"Alone as usual," roared Scyrr who was just carrying his own bowl away from the table. "Some things never change, do they?"

Hilderinc looked up at him, raising his eyebrows. "Happy to be leaving?"

Scyrr paused, dropped his empty bowl on the table and waved his hand around. "Happy to leave these behind. You're happy to stay, huh?"

Hilderinc shrugged.

Scyrr leaned closer to him. "You know what, maybe you are getting old. Old men can get, you know, weepy about things." He narrowed his eyes, staring at something on Hilderinc's head. "Is that grey hair?"

"Might be," Hilderinc took another spoonful of porridge. "Maybe you should leave old man to his breakfast, so I can help you packing."

"How kind of him," Scyrr poked another soldier who was passing by and pointed at Hilderinc. "He wants to help us pack."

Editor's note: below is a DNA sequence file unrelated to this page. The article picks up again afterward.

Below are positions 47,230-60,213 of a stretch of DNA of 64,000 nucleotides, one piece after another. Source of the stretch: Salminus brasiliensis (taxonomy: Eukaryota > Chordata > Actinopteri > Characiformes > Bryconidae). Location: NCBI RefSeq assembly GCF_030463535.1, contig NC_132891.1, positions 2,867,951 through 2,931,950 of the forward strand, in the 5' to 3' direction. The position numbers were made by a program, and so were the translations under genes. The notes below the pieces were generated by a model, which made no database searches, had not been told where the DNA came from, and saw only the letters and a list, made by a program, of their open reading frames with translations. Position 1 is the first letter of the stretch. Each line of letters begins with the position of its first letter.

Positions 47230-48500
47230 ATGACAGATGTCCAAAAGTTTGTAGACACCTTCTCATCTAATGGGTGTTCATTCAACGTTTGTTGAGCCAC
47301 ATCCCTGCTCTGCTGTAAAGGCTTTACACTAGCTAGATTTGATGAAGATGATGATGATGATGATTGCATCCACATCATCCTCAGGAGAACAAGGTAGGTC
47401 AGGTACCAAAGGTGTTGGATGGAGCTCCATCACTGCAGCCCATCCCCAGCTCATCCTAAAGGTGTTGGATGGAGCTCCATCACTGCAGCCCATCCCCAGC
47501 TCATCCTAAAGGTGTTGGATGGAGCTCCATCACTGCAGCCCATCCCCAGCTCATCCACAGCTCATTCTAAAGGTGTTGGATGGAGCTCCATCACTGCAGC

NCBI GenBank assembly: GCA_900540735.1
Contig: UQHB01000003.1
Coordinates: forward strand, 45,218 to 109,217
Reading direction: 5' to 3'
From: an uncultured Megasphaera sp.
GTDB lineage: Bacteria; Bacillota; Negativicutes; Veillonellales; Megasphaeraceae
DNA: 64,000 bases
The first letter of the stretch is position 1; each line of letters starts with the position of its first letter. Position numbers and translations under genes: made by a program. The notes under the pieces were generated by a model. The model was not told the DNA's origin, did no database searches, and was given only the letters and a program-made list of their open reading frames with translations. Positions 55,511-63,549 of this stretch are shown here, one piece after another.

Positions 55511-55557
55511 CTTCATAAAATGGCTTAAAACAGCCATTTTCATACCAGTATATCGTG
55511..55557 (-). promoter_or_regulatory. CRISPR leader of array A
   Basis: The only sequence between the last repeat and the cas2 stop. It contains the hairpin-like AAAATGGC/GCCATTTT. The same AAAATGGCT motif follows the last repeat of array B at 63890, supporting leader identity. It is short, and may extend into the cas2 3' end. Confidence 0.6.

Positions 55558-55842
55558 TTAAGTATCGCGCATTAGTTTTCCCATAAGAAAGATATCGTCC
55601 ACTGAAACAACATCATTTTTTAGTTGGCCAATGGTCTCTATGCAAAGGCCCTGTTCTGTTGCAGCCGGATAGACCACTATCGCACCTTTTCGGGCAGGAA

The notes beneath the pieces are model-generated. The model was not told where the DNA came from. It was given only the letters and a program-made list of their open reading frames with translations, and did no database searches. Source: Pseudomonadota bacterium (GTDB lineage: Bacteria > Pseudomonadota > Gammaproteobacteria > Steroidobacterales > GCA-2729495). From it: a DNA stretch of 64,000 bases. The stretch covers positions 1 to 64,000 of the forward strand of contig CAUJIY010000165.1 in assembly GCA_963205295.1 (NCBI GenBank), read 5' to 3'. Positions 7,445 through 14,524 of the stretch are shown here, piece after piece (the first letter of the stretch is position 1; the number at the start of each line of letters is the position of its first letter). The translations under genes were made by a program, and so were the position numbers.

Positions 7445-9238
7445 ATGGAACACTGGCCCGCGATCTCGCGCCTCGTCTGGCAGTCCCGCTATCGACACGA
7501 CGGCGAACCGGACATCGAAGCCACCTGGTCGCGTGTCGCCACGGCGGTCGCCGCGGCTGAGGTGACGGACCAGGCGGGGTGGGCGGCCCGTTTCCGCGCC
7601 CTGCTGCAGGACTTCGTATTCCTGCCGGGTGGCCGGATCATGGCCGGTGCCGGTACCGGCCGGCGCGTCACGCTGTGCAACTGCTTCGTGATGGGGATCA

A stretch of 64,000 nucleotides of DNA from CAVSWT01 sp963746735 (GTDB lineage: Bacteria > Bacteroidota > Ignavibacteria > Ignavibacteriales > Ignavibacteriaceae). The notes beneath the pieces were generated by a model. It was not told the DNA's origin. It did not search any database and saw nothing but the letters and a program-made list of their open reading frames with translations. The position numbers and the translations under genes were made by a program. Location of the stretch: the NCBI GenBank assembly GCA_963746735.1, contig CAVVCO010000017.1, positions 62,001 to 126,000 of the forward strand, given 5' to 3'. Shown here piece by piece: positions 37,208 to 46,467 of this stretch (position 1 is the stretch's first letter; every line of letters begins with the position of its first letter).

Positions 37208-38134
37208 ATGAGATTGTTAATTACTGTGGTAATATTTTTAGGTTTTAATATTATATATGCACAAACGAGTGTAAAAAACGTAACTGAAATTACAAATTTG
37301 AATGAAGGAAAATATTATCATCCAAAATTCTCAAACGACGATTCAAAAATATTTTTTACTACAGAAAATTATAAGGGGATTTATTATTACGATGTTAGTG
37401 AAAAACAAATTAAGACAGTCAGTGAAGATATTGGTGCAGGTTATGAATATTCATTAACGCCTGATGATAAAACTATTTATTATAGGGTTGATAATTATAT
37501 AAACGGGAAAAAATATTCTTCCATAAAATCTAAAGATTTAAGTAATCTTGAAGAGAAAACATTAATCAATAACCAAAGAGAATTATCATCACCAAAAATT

"How about you help with packing," said the soldier, Fearghall.

"I have packed my share already yesterday! Can't some of the lazies from the Hall do something for a change? Why should I rush!"

"Because the lazies lit the fires and cooked up breakfast for you?" Hilderinc suggested, chewing. "And maybe also because it's the Captain's order?"

"I'm sure you will be happy to become the Captain once we leave," Scyrr growled. "I can already see you enjoying bossing the folk around. Too bad I won't be here."

"I doubt I will become a Captain," Hilderinc replied. "I do not think anybody has even thought of that. And what would be the purpose of it, anyway?"

"I wouldn't put it past this Thornden or Eodwine siss-"

"Scyrr," Fearghall put his arm on the soldier's shoulder.

Hilderinc swallowed the last spoonful and rose up.